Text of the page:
Klebsiella Pneumonia – The microbe Klebsiella pneumonia has shown to be highly resistant to various antibiotics and can cause various diseases. This bacteria can be deadly but tends to be ‘opportunistic’ and is much less likely to afflict healthy adults. It primarily affects middle-aged and older males with compromised immune systems. It is usual in the US to run tests to determine which strain is present in a patient in order to better inform doctors on how to treat them due to their high levels of resistance. This reduces the rate at which resistance accumulates, yet this bacteria continues to be a global health risk.
Clostridium Difficile – C.difficile is one of the more well-known “superbugs” since it is frequently found in hospitals around the world. It generally causes a type of diarrhoea that is contagious and can create issues in the colon. Despite great efforts to improve hospital hygiene, there have been a number of big C.difficile outbreaks in the UK, and the bacteria is still a major cause of death across the globe. Antibiotic use actually increases your risk of contracting C. Difficile because these microbes are more likely to make you sick if your internal balance has been disturbed.
Pseudomonas Aeruginosa – Pseudomonas Aeruginosa exhibits an innate potential to develop antibiotic resistance and is quick to adapt and mutate in order to evade various antibiotic treatments. This microbe, which is referred to as “opportunistic” since it typically affects people who are already seriously ill, can seriously complicate the treatment of people with cystic fibrosis, AIDS, or cancer. Although it doesn’t now pose a serious threat to humanity, this bacteria will do so during the next years.
Burkholderia Cepacia – Burkholderia Cepacia, first identified in 1949 as the bacteria that makes onions rot, poses a serious risk to humans in some circumstances. It has exhibited significant levels of resistance to numerous types of antibiotics. It can thrive in harsh environments, even though it often responds well to treatment with a combination of antibiotics. Scientists have been working on new strategies to combat the bacteria as it increases antibiotic resistance and is particularly deadly to people with preexisting lung disorders like Cystic Fibrosis.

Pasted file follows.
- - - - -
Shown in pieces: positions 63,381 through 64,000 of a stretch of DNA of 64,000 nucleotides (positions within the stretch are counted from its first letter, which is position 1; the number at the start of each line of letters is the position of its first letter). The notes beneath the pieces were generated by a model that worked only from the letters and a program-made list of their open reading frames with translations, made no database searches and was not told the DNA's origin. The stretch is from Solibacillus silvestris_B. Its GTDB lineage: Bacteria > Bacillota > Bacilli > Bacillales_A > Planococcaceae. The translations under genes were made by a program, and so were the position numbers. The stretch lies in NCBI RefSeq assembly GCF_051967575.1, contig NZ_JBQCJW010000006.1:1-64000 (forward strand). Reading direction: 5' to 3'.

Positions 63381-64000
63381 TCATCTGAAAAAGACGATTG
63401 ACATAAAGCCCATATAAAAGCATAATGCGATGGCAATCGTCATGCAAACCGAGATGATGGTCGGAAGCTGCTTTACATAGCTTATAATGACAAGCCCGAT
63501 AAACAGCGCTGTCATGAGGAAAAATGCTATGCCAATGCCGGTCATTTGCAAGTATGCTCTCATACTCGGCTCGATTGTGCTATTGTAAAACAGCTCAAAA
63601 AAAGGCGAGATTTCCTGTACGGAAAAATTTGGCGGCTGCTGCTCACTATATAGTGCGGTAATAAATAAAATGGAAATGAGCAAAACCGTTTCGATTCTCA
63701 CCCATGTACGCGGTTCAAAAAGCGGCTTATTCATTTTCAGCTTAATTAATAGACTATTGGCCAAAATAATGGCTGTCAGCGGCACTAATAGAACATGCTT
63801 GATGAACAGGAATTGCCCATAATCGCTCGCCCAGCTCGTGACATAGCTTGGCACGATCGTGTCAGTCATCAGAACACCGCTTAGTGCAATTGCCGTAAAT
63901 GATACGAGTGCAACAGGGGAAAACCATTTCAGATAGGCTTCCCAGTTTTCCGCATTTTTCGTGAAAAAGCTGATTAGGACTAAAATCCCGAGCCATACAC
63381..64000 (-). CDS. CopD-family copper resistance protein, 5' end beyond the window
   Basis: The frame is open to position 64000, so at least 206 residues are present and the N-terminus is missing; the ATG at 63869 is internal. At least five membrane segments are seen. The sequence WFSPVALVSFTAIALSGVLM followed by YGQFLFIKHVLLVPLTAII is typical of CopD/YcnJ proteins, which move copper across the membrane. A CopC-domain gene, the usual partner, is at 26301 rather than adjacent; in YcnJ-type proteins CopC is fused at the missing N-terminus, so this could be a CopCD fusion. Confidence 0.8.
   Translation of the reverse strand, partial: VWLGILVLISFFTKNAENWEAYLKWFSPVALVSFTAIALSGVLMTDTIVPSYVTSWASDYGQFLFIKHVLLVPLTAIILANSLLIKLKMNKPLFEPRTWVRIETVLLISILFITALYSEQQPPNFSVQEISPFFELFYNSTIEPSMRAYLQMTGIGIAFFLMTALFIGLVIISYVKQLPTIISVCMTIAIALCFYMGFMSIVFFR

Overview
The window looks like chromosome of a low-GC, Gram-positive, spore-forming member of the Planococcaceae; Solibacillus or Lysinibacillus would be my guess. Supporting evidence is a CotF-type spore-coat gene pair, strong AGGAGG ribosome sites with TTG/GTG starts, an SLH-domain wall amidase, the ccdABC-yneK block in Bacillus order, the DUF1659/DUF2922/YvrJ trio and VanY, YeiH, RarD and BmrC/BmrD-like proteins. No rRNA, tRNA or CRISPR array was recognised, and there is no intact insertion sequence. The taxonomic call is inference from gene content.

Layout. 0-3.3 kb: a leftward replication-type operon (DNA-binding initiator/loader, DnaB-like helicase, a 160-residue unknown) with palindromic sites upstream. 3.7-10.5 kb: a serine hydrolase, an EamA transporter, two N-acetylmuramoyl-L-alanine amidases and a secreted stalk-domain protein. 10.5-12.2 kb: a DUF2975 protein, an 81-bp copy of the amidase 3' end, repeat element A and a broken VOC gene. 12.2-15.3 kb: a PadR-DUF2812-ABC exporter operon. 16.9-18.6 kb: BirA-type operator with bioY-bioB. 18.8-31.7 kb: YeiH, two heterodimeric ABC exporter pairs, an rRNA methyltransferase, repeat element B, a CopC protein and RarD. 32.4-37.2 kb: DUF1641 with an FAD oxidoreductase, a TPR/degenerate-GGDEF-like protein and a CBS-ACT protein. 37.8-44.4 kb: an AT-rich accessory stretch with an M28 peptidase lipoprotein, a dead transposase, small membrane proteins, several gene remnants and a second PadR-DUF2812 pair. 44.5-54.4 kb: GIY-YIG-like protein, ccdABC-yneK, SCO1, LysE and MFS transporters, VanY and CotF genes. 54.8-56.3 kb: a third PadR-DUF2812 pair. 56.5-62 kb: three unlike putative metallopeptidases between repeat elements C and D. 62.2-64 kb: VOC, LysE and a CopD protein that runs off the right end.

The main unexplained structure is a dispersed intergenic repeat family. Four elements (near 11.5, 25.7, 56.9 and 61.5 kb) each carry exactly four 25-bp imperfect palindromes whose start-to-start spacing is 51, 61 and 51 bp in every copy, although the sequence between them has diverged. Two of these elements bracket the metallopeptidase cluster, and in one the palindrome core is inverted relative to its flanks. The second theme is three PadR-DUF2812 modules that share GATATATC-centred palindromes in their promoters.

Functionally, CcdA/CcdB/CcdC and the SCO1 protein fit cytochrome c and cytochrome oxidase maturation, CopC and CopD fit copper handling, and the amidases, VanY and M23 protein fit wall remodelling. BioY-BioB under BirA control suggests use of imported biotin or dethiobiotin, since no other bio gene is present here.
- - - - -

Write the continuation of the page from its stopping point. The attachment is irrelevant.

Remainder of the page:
Staphylococcus Aureus (MRSA) – Methicillin-resistant Staphylococcus aureus, or MRSA as it is more often known, is a “superbug” that is extremely contagious and can cause anything from skin conditions to fatal illnesses like meningitis and pneumonia. By 1960, 80% of hospital specimens were resistant to antibiotics, despite being most frequently treated with Penicillin-type medicines. MRSA cases decreased by 84.7% in the UK between 2003 and 2011, demonstrating that prevention is frequently the strongest form of defence against infection. This decrease was the result of a concerted effort to track the illness and enhance hospital hygiene procedures.
The most deadly bacteria have a very high fatality rate, are classified as “biohazard-level 4” agents or high-risk agents, and are handled with the strictest infection control precautions. Most dangerous microbes are an issue in tropical and subtropical regions and in nations with low cleanliness standards and high population densities. Hygiene practices and thorough infection prevention must always be the cornerstones of infection control.